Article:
24-Hour Crisis Hotline: (877)SAFEGBC or (877)723-3422 Mental Health & Substance Abuse Issues

6502 Nursery Drive, Suite 100
Victoria, TX 77904
(361)575-0611
(800)421-8825
Fax: (361)578-5500

Nutrition
Resources
Basic InformationLatest News
Ultra-Processed Foods May Fast Track You to Heart TroubleA Tasty and Nutritious Way to Prepare FishThe Healthiest Condiment You've Never Heard OfHow to Make a Lighter Layer CakeAHA News: Your Eating-On-The-Job Problems, SolvedOne Dead, 8 Hospitalized in Salmonella Outbreak Tied to Ground BeefWhen You Eat May Matter More Than What You Eat: StudyMake a Plan for Gardening Next Spring With Your KidsTry This Easy Pumpkin Dessert for HalloweenConsumers' Orders Changed Slightly After Calorie Counts Added to MenusTry This Healthy Autumn Apple DessertFast-Food Outlet in Neighborhood Could Mean Heavier Kids: StudyBan on Sale of Sugary Drinks Trimmed Employees' WaistlinesA Lighter, Healthier Version of Baked Crab DipGiving Up One Food Will Help Your Health -- and the PlanetToo Much Salt Might Make You Gain WeightPediatricians' Group Calls for More Research on Artificial SweetenersCould More Coffee Bring a Healthier Microbiome?Health Tip: Living With Nut AllergyTry These Homemade Chocolate Treats for HalloweenMore TV, Smartphone Time Means More Sugary Drinks for TeensBanned Trans Fats Linked to Higher Dementia Risk: StudyDon't Be Fooled By Foods That Sound Healthy But Aren'tHealth Tip: Understanding Omega-3 Fatty AcidsMaking a Lighter Chicken ParmesanHow to Get the Fruit and Veggies You Need Without Busting the BudgetCooking With GreensHow to Make Your Own Healthy Chicken TendersMillet: A Whole Grain You Might Be OverlookingNone of Top-Selling Kids' Drinks Meet Experts' Health RecommendationsPut Safety First When Planning to Pack Food-to-GoHow to Spice Up Everyday OatmealWhat Foods Are Most Likely to Cause Acne Breakouts?Farm-to-Table Movement Goes to SchoolBarley: A Tasty Alternative to RiceCould Eating Healthier Be a Natural Antidepressant?The Slow Cooker Makes a ComebackVeggies' Popularity Is All in the NameA Cool-Season Comfort Food Without Lots of CaloriesCooking Food Changes Makeup of Gut BacteriaHow to Make Your Own Healthful SauerkrautOvercoming Your Artichoke AnxietyCan Your Eating Habits Keep Alzheimer's at Bay?Simply Offering More Vegetarian Choices Cuts Meat EatingOrganic Chicken Less Likely to Harbor a Dangerous 'Superbug'Buffalo Cauliflower: A Better Bar FoodButter or Margarine? The Latest Round in a Long-Running DebateCarnivores' Comeback: Review Supports Red Meat in DietMany U.S. Seniors Are Going Hungry, Study FindsHow to Rebalance Your Carb Intake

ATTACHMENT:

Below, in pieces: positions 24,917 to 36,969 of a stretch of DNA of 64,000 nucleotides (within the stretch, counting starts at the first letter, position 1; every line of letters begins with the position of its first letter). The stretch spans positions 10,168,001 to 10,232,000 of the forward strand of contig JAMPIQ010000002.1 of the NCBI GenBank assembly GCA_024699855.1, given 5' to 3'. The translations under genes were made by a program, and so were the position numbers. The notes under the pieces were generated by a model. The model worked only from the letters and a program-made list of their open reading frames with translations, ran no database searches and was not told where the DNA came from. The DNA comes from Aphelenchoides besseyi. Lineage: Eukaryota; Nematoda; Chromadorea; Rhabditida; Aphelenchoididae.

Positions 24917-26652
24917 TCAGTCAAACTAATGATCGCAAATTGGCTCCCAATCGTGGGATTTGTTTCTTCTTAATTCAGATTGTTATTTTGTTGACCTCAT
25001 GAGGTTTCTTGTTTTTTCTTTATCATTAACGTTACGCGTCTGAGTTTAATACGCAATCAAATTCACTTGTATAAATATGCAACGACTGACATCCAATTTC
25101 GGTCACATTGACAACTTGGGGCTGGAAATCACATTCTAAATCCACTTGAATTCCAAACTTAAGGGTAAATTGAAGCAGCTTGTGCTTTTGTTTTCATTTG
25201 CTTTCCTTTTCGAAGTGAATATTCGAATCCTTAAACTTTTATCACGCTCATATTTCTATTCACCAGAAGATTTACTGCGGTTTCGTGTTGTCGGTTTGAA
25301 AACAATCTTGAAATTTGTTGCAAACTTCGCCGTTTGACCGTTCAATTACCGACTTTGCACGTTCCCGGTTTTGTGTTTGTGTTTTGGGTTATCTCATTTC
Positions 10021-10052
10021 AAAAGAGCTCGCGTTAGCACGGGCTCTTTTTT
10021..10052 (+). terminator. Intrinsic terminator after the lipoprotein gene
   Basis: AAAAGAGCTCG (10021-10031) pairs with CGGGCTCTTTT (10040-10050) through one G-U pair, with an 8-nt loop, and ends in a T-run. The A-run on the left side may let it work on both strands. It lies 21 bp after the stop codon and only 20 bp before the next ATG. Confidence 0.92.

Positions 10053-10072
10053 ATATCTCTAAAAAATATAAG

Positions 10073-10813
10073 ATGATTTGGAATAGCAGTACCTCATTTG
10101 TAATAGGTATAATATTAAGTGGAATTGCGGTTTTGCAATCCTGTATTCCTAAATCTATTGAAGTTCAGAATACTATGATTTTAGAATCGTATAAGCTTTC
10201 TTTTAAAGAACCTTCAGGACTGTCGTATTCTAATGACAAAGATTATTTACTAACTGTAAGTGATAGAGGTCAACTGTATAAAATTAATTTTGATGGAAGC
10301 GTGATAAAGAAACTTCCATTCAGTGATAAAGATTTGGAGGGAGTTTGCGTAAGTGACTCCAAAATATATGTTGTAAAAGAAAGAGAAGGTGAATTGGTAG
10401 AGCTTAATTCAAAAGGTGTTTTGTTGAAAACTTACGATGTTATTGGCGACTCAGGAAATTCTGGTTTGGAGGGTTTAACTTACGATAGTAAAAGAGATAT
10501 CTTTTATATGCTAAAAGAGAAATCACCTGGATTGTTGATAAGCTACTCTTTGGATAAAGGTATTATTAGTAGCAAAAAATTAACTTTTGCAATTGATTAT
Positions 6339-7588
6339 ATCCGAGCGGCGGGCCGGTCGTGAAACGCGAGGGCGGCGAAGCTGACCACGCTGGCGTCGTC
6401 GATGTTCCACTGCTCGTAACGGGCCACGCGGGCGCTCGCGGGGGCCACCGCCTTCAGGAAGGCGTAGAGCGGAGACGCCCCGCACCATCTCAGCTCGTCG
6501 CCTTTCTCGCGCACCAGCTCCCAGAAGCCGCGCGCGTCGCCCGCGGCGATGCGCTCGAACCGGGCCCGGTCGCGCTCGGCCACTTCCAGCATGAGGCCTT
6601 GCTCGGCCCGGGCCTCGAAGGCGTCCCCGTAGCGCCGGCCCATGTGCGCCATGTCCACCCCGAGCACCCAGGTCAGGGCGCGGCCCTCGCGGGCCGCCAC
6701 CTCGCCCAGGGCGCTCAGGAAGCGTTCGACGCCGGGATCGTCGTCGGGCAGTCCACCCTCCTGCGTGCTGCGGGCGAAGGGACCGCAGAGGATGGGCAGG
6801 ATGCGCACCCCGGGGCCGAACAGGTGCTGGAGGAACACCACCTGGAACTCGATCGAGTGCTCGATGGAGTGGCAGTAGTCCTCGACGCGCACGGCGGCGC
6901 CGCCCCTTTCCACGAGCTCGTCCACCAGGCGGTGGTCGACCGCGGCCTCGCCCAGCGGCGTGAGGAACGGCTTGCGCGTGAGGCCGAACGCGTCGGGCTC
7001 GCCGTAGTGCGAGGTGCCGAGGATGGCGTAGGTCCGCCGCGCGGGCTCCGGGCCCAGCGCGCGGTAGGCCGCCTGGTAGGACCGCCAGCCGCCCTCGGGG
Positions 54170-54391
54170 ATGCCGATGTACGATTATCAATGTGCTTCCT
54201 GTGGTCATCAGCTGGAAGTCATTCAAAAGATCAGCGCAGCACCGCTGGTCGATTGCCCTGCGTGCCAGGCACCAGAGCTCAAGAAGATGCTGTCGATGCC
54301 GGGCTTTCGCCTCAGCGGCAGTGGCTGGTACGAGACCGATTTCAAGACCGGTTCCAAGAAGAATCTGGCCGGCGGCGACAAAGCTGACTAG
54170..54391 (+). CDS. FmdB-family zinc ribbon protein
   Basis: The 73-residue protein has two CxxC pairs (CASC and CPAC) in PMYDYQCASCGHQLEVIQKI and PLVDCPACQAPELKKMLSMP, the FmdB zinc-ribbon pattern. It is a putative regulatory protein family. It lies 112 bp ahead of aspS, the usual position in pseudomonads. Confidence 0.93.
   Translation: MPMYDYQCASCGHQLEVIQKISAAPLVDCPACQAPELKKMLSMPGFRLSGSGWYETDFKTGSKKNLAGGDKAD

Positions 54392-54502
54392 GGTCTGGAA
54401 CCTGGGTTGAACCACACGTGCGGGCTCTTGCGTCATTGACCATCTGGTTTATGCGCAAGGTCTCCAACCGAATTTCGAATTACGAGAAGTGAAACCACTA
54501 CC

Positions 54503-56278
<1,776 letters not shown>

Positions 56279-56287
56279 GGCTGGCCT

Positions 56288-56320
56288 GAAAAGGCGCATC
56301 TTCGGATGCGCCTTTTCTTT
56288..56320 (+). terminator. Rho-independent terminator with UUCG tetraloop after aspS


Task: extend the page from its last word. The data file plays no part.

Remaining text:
Questions and AnswersLinks
Related Topics

Wellness and Personal Development

Give This Recipe for Tasty, Nutritious Beets a Try

HealthDay News
by By Len Canter
HealthDay Reporter
Updated: Aug 23rd 2019

new article illustration

FRIDAY, Aug. 23, 2019 (HealthDay News) -- "Eating the rainbow" is a great way to harness the different micronutrients in fruits and vegetables.

Among the reds (and yellows), naturally sweet beets are a great source of folate, the B vitamin, fiber and potassium. If you shied away from beets as a kid, it's time to give them a try.

A fun introduction involves using a spiralizer to prep the beets. It's an essential kitchen tool for those who love a big plate of pasta but not the carb and calorie overload that comes with it. The spiralizer turns veggies like beets, as well carrots and sweet potatoes, into spaghetti-like squiggles.

Spiralized beets make a nutritious swap for the standard pasta used to make classic cold sesame noodles, a zesty, do-ahead dish that family and guests alike will love.

Cold Sesame Beet Noodles

  • 4 large beets, peeled
  • 1 tablespoon sesame oil
  • 1/2 cup creamy peanut butter
  • 1 tablespoon reduced-sodium soy sauce
  • 2 teaspoons chili garlic sauce or Sriracha
  • 1 teaspoon minced garlic
  • 1/3 cup unsalted vegetable or chicken broth
  • 1/4 cup peanuts, roughly chopped
  • 4 scallions, chopped

Select the spiralizer blade for the thickness of the noodles you want to make. Fit a beet into the front of the spiralizer where spikes hold the vegetable in place. Next press the hand crank into the other side of the beet. To make noodles, turn the crank while pressing the beet into the blade.

Warm a large skillet over medium heat. Add the sesame oil and the beet noodles, cooking two to three minutes until the beets begin to soften.

In a large bowl, whisk the peanut butter, soy sauce, chili garlic sauce or Sriracha, garlic and broth. Toss in the noodles and chill at least one hour. Just before serving, sprinkle with the peanuts and scallions.

Yield: 4 servings

More information

Read more about the nutrients in beets at the George Mateljan Foundation.